The car had stopped halfway, its floor at Jack's chest level. Warm light still spilled out on it, contrasting with the oily darkness of the shaft below. He looked in for what seemed a long time.


"It's empty," he said then. "A short circuit, like I said." He hooked his fingers into the slot behind the door and began to pull it closed ... then her hand was on his shoulder, surprisingly strong, yanking him away.


"Wendy!" he shouted. But she had already caught the car's bottom edge and pulled herself up enough so she could look in. Then, with a convulsive heave of her shoulder and belly muscles, she tried to boost herself all the way up. For a moment the issue was in doubt. Her feet tottered over the blackness of the shaft and one pink slipper fell from her foot and slipped out of sight.


"Mommy!" Danny screamed.


Then she was up, her cheeks flushed, her forehead as pale and shining as a spirit lamp. "What about this, Jack? Is this a short circuit?" She threw something and suddenly the hall was full of drifting confetti, red and white and blue and yellow. "Is this?" A green party streamer, faded to a pale pastel color with age.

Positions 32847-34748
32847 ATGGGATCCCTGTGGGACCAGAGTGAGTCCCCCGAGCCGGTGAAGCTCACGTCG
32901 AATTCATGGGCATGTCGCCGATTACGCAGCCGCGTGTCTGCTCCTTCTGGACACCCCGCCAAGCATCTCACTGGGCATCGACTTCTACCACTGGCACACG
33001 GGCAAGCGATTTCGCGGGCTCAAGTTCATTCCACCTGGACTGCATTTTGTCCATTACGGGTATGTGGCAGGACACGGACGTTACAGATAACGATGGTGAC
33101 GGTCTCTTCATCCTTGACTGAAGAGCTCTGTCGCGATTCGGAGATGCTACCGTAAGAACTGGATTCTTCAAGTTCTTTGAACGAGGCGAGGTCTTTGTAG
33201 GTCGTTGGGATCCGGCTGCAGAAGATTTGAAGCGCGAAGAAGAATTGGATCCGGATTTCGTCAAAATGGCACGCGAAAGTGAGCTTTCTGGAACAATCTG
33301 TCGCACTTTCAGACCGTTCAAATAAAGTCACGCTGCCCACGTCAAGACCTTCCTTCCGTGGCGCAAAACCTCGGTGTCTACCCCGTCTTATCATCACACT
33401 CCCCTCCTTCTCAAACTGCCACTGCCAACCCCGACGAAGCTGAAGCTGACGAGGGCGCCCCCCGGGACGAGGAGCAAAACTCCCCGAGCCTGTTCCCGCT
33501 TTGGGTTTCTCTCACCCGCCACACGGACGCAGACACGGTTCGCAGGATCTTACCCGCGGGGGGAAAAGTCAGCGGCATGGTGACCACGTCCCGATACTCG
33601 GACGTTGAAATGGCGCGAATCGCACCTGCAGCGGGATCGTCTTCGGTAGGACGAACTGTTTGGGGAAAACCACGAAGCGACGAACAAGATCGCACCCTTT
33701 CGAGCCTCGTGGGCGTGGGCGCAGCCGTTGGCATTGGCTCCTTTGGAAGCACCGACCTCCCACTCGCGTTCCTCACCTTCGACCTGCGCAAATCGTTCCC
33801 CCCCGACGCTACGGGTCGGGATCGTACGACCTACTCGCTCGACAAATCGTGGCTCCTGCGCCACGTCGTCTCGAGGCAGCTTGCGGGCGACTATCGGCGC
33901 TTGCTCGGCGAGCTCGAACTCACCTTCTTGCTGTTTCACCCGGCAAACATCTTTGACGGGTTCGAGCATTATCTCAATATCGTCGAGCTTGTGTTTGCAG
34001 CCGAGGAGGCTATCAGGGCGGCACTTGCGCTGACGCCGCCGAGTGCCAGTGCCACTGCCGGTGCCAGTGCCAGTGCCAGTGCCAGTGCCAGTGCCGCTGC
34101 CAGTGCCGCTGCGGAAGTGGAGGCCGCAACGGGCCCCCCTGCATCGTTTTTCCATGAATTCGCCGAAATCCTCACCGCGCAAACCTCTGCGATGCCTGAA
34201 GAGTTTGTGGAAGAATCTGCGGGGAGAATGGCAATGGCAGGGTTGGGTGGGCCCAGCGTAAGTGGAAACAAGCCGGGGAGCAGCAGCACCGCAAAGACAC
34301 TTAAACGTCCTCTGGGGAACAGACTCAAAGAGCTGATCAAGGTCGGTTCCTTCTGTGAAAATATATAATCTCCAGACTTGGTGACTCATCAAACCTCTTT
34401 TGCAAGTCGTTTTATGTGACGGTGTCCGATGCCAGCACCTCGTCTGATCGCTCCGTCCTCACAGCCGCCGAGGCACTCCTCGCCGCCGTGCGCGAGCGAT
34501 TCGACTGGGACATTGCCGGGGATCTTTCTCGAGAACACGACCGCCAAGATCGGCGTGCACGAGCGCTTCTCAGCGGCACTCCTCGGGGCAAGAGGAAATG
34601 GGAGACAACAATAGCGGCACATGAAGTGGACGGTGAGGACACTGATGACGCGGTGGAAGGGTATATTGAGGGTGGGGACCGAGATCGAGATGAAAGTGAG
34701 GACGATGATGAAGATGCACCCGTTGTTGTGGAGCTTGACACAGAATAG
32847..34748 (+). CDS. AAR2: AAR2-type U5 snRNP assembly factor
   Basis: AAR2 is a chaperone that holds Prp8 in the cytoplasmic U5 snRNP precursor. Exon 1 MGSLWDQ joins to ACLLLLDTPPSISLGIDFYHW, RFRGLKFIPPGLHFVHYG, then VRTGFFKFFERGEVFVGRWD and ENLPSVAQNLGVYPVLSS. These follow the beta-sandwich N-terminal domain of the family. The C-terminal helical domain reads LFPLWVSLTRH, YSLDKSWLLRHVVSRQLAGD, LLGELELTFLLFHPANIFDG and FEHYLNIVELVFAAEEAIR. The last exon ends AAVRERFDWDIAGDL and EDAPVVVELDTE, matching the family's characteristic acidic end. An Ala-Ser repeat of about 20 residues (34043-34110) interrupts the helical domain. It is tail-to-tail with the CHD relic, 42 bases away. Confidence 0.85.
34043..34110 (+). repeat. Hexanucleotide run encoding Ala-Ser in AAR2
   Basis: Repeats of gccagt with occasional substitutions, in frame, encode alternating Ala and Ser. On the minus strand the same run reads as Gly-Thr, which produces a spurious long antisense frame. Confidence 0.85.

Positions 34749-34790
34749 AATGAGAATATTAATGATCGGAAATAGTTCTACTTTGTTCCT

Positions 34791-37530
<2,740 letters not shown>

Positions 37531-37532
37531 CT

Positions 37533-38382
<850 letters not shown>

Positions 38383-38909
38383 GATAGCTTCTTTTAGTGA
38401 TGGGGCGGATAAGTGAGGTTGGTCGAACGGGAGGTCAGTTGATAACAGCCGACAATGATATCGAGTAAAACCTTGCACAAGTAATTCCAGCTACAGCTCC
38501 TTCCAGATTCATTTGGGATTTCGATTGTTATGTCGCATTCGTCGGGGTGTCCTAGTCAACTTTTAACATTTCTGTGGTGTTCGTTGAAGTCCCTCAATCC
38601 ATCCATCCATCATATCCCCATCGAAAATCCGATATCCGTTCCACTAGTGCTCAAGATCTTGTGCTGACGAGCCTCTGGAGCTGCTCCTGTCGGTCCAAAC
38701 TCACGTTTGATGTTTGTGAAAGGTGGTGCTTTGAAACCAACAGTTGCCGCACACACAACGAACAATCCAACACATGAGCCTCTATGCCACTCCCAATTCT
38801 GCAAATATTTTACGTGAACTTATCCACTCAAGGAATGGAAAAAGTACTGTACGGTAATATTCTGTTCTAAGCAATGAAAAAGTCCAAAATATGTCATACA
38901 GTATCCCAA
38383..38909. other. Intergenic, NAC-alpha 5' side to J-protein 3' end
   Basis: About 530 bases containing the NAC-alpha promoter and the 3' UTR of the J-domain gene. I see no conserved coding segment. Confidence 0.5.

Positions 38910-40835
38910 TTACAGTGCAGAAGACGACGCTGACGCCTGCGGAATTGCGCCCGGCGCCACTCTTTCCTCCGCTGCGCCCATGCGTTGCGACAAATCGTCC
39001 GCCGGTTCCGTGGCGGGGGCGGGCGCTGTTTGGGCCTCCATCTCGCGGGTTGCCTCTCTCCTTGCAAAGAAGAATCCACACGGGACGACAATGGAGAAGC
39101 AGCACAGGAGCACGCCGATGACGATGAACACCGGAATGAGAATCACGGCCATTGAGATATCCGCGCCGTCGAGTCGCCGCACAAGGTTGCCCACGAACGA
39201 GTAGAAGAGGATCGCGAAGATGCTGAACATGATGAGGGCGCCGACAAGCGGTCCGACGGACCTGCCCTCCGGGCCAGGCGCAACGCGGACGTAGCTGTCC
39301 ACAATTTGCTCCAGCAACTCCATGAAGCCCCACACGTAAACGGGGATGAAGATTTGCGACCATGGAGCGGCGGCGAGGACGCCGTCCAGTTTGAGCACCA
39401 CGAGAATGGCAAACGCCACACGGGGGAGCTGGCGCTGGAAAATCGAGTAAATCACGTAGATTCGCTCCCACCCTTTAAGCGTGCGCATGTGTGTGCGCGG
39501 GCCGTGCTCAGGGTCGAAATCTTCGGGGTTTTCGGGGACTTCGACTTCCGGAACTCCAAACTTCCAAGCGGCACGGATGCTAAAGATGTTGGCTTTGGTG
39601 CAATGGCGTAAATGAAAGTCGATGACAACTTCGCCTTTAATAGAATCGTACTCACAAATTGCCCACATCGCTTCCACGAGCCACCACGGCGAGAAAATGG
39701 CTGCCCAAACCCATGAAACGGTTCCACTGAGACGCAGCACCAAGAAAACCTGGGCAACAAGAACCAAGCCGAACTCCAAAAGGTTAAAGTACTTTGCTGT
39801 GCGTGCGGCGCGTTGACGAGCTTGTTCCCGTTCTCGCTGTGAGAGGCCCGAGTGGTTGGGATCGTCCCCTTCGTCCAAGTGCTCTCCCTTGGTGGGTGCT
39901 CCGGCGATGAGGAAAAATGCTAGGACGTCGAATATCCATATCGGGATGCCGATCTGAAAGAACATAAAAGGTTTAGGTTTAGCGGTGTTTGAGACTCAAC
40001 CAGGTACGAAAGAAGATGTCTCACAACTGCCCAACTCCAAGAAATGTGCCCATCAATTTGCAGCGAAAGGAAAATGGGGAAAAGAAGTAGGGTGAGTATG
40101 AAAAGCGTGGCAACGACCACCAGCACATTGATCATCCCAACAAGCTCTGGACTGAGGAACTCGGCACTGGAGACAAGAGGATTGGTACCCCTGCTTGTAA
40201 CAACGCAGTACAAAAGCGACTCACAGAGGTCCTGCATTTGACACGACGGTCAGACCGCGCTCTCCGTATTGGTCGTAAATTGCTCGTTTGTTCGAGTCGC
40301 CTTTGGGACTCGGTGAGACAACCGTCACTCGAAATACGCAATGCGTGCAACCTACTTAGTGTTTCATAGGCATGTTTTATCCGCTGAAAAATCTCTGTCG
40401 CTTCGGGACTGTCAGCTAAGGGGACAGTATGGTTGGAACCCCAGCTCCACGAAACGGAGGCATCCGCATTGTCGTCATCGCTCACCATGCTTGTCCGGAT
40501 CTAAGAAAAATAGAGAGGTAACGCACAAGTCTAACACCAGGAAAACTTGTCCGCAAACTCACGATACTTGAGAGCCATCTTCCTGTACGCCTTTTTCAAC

"And this?"


She tossed it out and it came to rest on the blue-black jungle carpet, a black silk cat's-eye mask, dusted with sequins at the temples.


"Does that look like a short circuit to you, Jack?" she screamed at him.


Jack stepped slowly away from it, shaking his head mechanically back and forth. The cat's-eye mask stared up blankly at the ceiling from the confetti-strewn hallway carpet.





About the book:

Jack Torrance's new job at the Overlook Hotel is the perfect chance for a fresh start. As the off-season caretaker at the atmospheric old hotel, he'll have plenty of time to spend reconnecting with his family and working on his writing. But as the harsh winter weather sets in, the idyllic location feels ever more remote . . . and more sinister. And the only one to notice the strange and terrible forces gathering around the Overlook is Danny Torrance, a uniquely gifted five-year-old.